2014 Paris Motor Show highlights

MEEP! tablet for kids now available

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October 3, 2012

MEEP! boasts a recessed 7-inch zForce touch screen and is powered by a 1.0GHz Cortex A8 pr...

MEEP! boasts a recessed 7-inch zForce touch screen and is powered by a 1.0GHz Cortex A8 processor with 512MB RAM

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If product releases are anything to go by, it seems that almost every child is going to be getting a tablet computer for Christmas this year. There's the VTech InnoTab 2, the Leappad 2, the Toys"R"Us Tabeo, and that's before you consider the myriad of child-centric add-ons for iPads. Also jostling for position on your little one's Christmas list is the newly released Android-toting MEEP! from Oregon Scientific.

When the MEEP! was announced back in February, we knew it was going to run Android 4.0 (Ice Cream Sandwich), feature a rugged silicone sleeve and be Wi-Fi-enabled. Now that it's been released, we can fill in a few of the technical blanks and also see how Oregon Scientific is dealing with the all-important issue of parental controls.

Aimed at kids aged six years and above, the device boasts a recessed 7-inch zForce touch screen (800 x 480 pixels) which won’t shatter when dropped. It's powered by a 1.0GHz Cortex A8 processor with 512MB RAM, features 4 GB of internal storage along with an SD card slot, and has a 0.3 MP camera for taking photos and videos.

While it's running Android 4.0, the MEEP! has been given a simplified menu system, with kids scrolling to navigate through their apps, games, books and multimedia content. Pre-loaded content includes Angry Birds, UNO, Toon Goggles, along with various educational art and learning apps.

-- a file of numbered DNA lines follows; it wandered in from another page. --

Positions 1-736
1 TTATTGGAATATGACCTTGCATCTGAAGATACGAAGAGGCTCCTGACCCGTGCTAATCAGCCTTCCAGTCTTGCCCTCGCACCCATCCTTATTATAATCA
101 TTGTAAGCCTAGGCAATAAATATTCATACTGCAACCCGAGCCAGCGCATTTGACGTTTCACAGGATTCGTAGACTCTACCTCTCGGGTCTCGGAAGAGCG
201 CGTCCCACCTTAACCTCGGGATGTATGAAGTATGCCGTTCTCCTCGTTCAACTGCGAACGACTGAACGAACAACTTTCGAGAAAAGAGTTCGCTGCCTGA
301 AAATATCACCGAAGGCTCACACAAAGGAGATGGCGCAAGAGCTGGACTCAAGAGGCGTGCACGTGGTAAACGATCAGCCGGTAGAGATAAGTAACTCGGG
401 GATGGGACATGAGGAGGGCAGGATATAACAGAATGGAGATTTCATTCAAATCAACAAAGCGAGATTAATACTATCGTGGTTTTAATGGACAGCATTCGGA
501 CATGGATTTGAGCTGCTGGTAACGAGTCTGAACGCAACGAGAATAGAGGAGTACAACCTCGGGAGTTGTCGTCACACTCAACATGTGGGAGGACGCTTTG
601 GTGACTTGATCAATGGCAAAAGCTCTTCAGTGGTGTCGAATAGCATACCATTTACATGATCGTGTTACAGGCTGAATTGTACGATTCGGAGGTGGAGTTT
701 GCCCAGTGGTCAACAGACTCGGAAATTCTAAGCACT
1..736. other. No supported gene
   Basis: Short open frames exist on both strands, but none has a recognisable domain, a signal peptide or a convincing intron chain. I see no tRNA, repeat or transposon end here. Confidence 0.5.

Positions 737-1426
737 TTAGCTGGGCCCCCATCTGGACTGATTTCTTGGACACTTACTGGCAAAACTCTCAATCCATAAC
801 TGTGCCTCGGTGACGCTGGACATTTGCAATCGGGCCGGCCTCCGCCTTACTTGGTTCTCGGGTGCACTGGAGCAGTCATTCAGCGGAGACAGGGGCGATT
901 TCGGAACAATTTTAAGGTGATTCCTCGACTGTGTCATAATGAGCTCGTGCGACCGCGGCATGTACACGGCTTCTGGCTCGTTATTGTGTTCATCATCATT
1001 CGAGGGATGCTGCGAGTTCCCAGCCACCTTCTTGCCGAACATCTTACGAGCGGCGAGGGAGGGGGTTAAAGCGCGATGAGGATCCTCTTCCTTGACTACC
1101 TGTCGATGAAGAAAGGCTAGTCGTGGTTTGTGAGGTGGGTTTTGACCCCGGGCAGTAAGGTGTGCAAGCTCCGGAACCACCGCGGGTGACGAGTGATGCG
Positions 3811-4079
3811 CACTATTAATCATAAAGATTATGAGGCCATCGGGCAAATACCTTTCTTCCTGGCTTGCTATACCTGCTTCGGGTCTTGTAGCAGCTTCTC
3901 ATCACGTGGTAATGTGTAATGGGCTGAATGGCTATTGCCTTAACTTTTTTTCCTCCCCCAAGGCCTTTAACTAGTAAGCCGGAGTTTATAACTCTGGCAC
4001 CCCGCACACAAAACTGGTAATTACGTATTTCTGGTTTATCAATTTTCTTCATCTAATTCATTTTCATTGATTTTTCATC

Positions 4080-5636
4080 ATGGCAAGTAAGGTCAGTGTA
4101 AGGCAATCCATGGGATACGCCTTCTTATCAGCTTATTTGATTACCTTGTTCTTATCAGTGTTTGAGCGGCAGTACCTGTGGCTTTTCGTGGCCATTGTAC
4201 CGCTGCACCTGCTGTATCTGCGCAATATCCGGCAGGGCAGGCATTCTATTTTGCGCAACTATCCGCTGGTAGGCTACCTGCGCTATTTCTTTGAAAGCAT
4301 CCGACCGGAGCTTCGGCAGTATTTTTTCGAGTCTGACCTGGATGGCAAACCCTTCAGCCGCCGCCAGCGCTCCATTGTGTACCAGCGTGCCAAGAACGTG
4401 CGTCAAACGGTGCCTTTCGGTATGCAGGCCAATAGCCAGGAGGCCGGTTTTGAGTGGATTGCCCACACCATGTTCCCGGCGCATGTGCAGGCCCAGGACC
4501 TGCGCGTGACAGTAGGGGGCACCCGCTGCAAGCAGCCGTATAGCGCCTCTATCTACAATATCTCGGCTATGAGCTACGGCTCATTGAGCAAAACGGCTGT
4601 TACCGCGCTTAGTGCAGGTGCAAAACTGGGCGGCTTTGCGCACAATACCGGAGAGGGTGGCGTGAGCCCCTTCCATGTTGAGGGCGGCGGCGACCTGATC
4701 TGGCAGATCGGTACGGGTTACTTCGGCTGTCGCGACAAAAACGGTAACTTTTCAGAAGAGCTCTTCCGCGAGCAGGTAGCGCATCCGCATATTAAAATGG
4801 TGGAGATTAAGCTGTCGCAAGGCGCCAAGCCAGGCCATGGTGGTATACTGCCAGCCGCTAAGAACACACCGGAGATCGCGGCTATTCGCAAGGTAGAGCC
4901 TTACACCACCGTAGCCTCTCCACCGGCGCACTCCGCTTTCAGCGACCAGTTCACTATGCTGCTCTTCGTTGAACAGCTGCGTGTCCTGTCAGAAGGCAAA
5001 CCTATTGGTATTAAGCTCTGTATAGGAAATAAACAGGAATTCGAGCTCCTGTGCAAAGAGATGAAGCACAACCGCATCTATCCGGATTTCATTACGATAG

A cloud-based 'Parents Portal' on MEEPTablet.com means parents don't need to pry the table...

A cloud-based "Parents Portal" on MEEPTablet.com means parents don't need to pry the tablet out of their child's hands to change settings and controls. They can remotely set what websites kids can access, or add words to a “bad word” list which stops them being used in chats or searched for.

Parents can also monitor their child’s online activity, limit play time duration and set a "virtual allowance" – in the form of MEEP! coins – for their child to spend on content from the MEEP! Store. All of the paid or free games, books, videos and apps in the store have been cleared for kid-friendliness by Oregon Scientific.

Content which can be installed isn't limited to MEEP! Store offerings, however. Google Play can also be accessed, but only from the Parents Portal, meaning that parental permission is needed before downloading.

Accessories available for the MEEP! include music-oriented add-ons such as a portable piano, drum pad, headphones and microphone, and game-focused items such as a joystick, steering wheel or the dualplay Game-Pro Case. The MEEP! is available now for US$150.

Source: MEEP!

Here's a quick video from Oregon Scientific showing off the MEEP!

About the Author
Simon Crisp Simon is a journalist and photographer who has spent the last ten years working for national UK newspapers - but has never hacked a mobile phone - and specializes in writing about weird products and photography technology. When not writing for Gizmag, Simon is often found playing with LEGO and drinking far too much coffee.   All articles by Simon Crisp
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1 Comment

It definitely looks cool. So does the Fuhu Nabi. I tried both the Nabi and MEEP for my kids by renting from gizmotakeout.com which I find is probably better than buying for kids since they tend to stop using it so soon and adds to the clutter at home. You can actually buy out the device if you liked it so much and don't want to part from it.

Vhughes
23rd October, 2012 @ 10:25 am PDT
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